USC's early success hasn't diminished the important of this year's Signing Day, though. The Trojans have as many as four major targets that won't announce their commitments until signing day, creating a likely surplus of players.
The numbers crunch, though, is well worth the headache -- not to mention the inherent risks in maintaining a commitment to a prospect so late in the game. Currently, three of the top four members of the 2015 recruiting class -- Byron Cowart, Iman Marshall, and Martez Ivey -- are undecided on which school they will attend. Those decisions could come on Signing Day or even extend longer into February.
In two of those three cases, Auburn and Florida are going head-to-head as the favorites. That matchup is a partial product of scouting: both schools have done a thorough examination of the prospects and pegged them as strong fits for their respective systems.
But there's also a competitive edge to things: Auburn and Florida are conference rivals, and Florida's just-fired coach, Will Muschamp, is now the defensive coordinator at Auburn.
"Michigan stole Zack Gentry from Texas (last) weekend," Helmsworth says, noting how staff changes can change prospect interests. "They were able to get him to visit and switch his commitment.
"A month ago, nobody foresaw that at all. A new coach brings in new recruiting relationships."
Programs aren't going to attack an opponent just for the sake of attacking, though. Angulo argues that it's more about maintaining a presence in established recruiting hotbeds, and this territorial approach naturally leads to conflict. UCLA, for example, has found itself matched up against Notre Dame in years past, and the Bruins have managed to come out the victor most of the time.
— Michigan Only (@MichiganOnly) January 25, 2015
But in the last couple of years, that dynamic has flipped: Notre Dame is trying to re-establish itself in those areas it targets with UCLA, and the Fighting Irish are having success. Things are even more muddled in Texas, where a struggling Longhorns program, combined with the rise of in-state competitors Baylor and TCU, have turned the state from a Longhorns-dominated hotbed into a scene of total chaos.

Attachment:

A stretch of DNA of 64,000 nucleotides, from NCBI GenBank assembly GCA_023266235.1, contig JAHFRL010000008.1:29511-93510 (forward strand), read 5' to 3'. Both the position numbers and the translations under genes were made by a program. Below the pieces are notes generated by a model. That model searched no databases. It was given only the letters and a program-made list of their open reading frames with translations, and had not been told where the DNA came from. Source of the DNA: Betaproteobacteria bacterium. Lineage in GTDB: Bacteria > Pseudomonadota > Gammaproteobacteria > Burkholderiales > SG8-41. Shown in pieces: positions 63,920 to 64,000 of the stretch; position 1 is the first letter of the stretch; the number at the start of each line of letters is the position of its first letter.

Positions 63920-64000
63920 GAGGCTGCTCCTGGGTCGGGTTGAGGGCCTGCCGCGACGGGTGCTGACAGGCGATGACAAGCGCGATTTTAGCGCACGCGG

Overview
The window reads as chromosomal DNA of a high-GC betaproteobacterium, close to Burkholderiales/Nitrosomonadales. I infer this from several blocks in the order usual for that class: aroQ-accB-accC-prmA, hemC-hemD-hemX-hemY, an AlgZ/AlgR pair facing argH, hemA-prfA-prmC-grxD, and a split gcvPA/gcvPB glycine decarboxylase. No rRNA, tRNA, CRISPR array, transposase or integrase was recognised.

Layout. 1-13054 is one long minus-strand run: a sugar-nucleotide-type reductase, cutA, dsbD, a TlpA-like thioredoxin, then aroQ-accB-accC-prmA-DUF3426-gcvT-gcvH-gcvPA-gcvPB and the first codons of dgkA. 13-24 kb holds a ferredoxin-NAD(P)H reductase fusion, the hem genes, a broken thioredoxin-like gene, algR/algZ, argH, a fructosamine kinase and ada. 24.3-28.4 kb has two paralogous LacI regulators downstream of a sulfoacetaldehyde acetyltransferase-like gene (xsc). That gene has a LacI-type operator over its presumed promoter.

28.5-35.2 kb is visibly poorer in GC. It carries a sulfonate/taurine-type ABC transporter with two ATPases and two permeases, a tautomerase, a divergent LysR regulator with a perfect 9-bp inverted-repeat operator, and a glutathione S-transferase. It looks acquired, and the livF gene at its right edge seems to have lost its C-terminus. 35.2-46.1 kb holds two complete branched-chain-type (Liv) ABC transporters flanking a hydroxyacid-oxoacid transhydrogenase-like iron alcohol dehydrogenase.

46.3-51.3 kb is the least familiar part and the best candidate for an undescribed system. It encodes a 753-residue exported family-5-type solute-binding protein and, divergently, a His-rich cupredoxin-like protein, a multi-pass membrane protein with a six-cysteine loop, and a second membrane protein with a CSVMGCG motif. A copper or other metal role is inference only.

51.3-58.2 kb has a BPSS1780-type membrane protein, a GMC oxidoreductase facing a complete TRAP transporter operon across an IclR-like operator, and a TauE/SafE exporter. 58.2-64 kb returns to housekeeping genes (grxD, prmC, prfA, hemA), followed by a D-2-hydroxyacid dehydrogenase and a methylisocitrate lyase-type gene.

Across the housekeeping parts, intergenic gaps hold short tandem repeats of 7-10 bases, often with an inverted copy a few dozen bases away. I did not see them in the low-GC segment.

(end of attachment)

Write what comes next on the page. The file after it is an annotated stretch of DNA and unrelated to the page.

Coaching changes can be natural targets for competition because the staff transitions often leave recruits less secure with their decision. Competing schools recognize that commitments in those cases are likely to waver, and they try to take advantage. Michigan's Jim Harbaugh has done exactly that with Big Ten institution Nebraska. Both programs endured coaching changes, meaning the commitments they've carried over from the past coaching staff may be reconsidering their decisions.
"You can’t ignore the fact that a certain school will go after a recruit from another school, especially a conference rival," Angulo says. But the Wolverine's moves are more urgency than agenda: "We've seen Michigan go after everyone, sending offers left and right to anyone who will listen."
For schools with small classes and time running short, the key is not getting desperate. It's not worth using a scholarship spot just to bring in a player who will never play or contribute to the team. Programs are looking for the right fit, not just a warm body.
Michigan might have to settle for a small, sub-par class and hope that it can make up for those results with next year's class. It'll have to sit back as schools like USC get richer and richer in the lead-up to National Signing Day, with several of the top players waiting until that day to pledge their commitment.
"For the last guys available, these guys are the icing on the cake," Helmsworth says. "Very few coaches are thinking, 'If we don't get this guy, it’s a huge hole on our roster.' These are the difference-makers."
And because National Signing Day functions as a day-long televised event, the publicity gains can't be ignored.
"When you win Signing Day, it helps you that day, but it helps you in the future, too," Angulo says. "Because top recruits want to play with other top recruits."